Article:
Even further, some bright light at one or another gun company got the idea a semi-auto pistol cartridge carbine taking not only the same ammo but the exact same magazines as a person’s sidearm would appeal to a broad spectrum of people. That idea person was smart!

This leads me to my first experience with a pistol cartridge semi-auto carbine while visiting a friend. “What a beast!” I exclaimed. To my traditionalist’s eye his pride and joy, Beretta’s Storm (Cx4), was the ugliest gun I’d ever seen. They have black synthetic stocks formed so differently from traditional ones it took me a moment to grasp what I was seeing. I thought it was a kid’s Star Wars toy.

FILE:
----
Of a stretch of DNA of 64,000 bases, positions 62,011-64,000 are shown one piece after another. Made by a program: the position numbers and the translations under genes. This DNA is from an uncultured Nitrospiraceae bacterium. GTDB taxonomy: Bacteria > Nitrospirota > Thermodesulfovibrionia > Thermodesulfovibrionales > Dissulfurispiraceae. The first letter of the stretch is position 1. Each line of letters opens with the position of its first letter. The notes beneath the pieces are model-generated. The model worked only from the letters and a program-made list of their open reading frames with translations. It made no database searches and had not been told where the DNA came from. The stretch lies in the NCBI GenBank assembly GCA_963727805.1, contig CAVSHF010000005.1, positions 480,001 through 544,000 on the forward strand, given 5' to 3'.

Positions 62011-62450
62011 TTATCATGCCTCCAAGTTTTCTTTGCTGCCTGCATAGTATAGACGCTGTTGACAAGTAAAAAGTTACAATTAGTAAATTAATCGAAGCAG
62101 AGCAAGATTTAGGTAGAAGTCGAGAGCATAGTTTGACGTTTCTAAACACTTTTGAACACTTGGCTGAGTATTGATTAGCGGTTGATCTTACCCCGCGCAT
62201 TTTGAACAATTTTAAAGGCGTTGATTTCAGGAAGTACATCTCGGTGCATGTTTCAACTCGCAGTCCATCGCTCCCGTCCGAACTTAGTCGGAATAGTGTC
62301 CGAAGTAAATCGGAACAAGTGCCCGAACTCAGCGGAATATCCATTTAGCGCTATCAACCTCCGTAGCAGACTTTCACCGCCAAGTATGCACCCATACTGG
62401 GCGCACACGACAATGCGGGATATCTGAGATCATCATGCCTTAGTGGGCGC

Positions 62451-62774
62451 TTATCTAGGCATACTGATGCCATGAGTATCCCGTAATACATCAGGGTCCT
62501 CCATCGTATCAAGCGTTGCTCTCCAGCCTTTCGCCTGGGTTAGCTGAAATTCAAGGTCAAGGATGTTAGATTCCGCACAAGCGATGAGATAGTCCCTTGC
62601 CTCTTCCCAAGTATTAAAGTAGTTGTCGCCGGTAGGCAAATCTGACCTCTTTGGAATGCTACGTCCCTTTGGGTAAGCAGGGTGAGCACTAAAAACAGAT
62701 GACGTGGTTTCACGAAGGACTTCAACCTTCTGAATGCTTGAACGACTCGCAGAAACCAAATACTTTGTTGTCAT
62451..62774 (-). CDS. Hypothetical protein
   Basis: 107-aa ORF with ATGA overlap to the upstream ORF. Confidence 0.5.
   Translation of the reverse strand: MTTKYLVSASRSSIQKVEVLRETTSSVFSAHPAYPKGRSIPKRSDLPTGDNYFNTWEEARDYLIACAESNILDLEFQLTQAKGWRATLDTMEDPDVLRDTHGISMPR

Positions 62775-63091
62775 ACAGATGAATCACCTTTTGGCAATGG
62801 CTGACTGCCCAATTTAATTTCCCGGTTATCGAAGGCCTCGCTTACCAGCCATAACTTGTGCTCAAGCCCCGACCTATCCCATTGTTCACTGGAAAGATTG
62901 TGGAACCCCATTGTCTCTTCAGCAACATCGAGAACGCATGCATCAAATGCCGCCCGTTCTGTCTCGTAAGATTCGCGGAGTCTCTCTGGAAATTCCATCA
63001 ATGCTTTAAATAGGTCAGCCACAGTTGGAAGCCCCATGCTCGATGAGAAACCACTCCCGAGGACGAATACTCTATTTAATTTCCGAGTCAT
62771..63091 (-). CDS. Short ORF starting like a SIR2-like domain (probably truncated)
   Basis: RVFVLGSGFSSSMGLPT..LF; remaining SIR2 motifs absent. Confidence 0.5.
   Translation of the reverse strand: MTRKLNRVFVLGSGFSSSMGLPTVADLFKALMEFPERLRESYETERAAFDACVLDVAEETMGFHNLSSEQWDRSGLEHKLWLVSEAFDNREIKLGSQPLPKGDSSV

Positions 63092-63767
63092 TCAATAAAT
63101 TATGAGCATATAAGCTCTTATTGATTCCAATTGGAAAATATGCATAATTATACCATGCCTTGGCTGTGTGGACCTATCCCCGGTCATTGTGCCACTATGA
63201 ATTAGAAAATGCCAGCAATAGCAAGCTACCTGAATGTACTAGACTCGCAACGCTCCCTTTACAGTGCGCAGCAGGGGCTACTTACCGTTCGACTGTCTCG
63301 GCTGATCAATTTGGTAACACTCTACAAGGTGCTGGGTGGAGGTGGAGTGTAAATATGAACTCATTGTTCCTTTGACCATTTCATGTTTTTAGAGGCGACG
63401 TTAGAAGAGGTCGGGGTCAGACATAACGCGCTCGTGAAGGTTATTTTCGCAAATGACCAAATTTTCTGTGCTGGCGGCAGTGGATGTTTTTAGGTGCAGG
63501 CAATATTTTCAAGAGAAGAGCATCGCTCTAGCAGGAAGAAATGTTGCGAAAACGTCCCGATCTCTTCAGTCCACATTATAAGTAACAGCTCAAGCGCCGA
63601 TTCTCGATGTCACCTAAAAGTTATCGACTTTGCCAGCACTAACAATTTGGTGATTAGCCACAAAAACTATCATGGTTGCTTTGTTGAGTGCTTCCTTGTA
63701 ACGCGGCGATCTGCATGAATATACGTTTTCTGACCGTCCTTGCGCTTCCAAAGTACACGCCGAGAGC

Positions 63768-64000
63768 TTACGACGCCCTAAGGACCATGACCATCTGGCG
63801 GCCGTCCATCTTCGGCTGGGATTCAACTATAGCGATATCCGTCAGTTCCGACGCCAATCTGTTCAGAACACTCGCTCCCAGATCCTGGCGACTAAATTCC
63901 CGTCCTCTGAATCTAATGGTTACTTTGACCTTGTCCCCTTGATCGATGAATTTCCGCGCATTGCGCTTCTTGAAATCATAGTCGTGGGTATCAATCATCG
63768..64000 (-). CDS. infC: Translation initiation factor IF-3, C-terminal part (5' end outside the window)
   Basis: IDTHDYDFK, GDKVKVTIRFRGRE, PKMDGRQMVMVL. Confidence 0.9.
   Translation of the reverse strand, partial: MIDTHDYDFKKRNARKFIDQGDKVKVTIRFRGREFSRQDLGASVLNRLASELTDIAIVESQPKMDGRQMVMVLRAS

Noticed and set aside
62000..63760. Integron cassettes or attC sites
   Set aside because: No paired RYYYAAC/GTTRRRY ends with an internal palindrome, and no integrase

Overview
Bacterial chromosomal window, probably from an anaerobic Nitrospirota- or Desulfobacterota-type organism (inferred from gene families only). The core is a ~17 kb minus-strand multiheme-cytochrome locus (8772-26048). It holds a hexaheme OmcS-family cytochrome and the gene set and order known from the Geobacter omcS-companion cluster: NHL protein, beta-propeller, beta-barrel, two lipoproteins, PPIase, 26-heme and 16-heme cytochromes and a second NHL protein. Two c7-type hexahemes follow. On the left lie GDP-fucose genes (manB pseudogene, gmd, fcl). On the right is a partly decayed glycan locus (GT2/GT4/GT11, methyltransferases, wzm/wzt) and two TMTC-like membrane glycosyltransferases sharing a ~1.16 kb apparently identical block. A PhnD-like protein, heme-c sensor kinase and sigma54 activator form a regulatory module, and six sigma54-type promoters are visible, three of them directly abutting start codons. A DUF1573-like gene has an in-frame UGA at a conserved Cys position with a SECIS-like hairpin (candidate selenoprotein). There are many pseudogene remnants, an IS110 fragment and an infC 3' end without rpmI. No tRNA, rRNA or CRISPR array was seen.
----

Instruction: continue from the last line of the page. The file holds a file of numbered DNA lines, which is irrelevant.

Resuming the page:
My friend has Storms in all three of its offered chamberings, .45 Auto, .40 S&W and 9mm Parabellum. And I’ll confess, the longer I looked at his Storms the more intrigued I was. There was plenty of practicality and innovation about them, so I borrowed them for some shooting.

Duke had trouble getting his hands to remember the Beretta Storms’ magazines inserted into the pistol grips.

Beretta Storms were chambered for three semi-auto pistol cartridges. From left: .45 Auto, .40 S&W and
9mm Parabellum. Only the latter two are still offered. Ruger’s PC9 is also offered for the latter two.

Awkward?

In the beginning I found them a bit awkward since my hands and brain are used to more traditional carbines. The Storms have a large empty space behind the pistol grip. While looking odd it certainly helps keep carbine weight under six lbs. They have rails everywhere — on the top, sides and even an extendable one beneath the 16.7″ barrel. I cussed that one for not pulling out until I figured the front sling swivel must be pressed to release it. Storms come with stock extenders increasing the length of pull from 13.5″ to 14.5″.